In the future, warmer waters could significantly change ocean distribution of populations of phytoplankton, tiny organisms that could have a major effect on climate change.
Reporting in this week's online journal Science Express, researchers show that by the end of the 21st century, warmer oceans will cause populations of these marine microorganisms to thrive near the poles and shrink in equatorial waters.
"In the tropical oceans, we are predicting a 40 percent drop in potential diversity, the number of strains of phytoplankton," says Mridul Thomas, a biologist at Michigan State University (MSU) and co-author of the journal paper.
"If the oceans continue to warm as predicted," says Thomas, "there will be a sharp decline in the diversity of phytoplankton in tropical waters and a poleward shift in species' thermal niches--if they don't adapt."
Thomas co-authored the paper with scientists Colin Kremer, Elena Litchman and Christopher Klausmeier, all of MSU.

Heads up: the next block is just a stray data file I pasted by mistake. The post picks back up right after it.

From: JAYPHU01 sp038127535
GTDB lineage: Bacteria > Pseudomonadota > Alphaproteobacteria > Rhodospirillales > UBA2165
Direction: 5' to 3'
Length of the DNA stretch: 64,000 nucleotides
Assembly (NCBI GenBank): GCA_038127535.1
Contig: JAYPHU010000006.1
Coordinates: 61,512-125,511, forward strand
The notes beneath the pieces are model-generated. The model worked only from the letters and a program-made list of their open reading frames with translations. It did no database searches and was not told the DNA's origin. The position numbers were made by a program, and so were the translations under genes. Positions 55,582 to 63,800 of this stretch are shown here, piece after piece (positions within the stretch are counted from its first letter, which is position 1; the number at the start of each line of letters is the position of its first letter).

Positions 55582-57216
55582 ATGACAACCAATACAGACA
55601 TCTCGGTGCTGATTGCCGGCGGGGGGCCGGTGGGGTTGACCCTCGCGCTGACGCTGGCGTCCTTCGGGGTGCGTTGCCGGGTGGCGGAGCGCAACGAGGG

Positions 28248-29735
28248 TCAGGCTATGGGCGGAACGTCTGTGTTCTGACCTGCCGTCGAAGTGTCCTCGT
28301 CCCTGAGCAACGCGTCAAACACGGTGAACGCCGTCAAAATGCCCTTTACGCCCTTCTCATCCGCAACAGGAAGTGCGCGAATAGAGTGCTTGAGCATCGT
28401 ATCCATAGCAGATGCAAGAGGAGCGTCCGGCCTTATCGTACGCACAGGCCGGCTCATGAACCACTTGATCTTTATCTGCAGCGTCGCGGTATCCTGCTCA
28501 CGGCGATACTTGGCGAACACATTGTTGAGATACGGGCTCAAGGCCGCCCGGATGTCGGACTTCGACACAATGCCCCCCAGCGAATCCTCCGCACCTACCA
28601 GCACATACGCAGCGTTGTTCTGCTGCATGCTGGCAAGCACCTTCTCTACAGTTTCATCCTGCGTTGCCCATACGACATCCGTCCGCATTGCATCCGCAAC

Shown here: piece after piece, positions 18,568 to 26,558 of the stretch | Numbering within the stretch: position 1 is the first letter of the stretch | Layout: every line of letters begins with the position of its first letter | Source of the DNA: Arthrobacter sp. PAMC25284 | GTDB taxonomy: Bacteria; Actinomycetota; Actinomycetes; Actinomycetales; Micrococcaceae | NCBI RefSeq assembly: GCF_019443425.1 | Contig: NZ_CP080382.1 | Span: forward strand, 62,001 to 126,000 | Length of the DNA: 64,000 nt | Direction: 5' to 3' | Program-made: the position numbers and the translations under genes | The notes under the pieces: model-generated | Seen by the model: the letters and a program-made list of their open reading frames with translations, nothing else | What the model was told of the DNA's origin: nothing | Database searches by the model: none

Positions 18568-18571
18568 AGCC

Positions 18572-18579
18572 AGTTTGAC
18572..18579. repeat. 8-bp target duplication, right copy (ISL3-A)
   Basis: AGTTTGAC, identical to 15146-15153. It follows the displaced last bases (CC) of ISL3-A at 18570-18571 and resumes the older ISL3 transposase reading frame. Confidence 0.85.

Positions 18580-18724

"The research is an important contribution to predicting plankton productivity and community structure in the oceans of the future," says David Garrison, program director in the National Science Foundation's (NSF) Division of Ocean Sciences, which funded the research along with NSF's Division of Environmental Biology.
"The work addresses how phytoplankton species are affected by a changing environment," says Garrison, "and the really difficult question of whether adaptation to these changes is possible."
The MSU scientists say that since phytoplankton play a key role in regulating atmospheric carbon dioxide levels, and therefore global climate, the shift could in turn cause further climate change.
Phytoplankton and Earth's climate are inextricably intertwined.
"These results will allow scientists to make predictions about how global warming will shift phytoplankton species distribution and diversity in the oceans," says Ala
|Contact: Cheryl Dybas|
National Science Foundation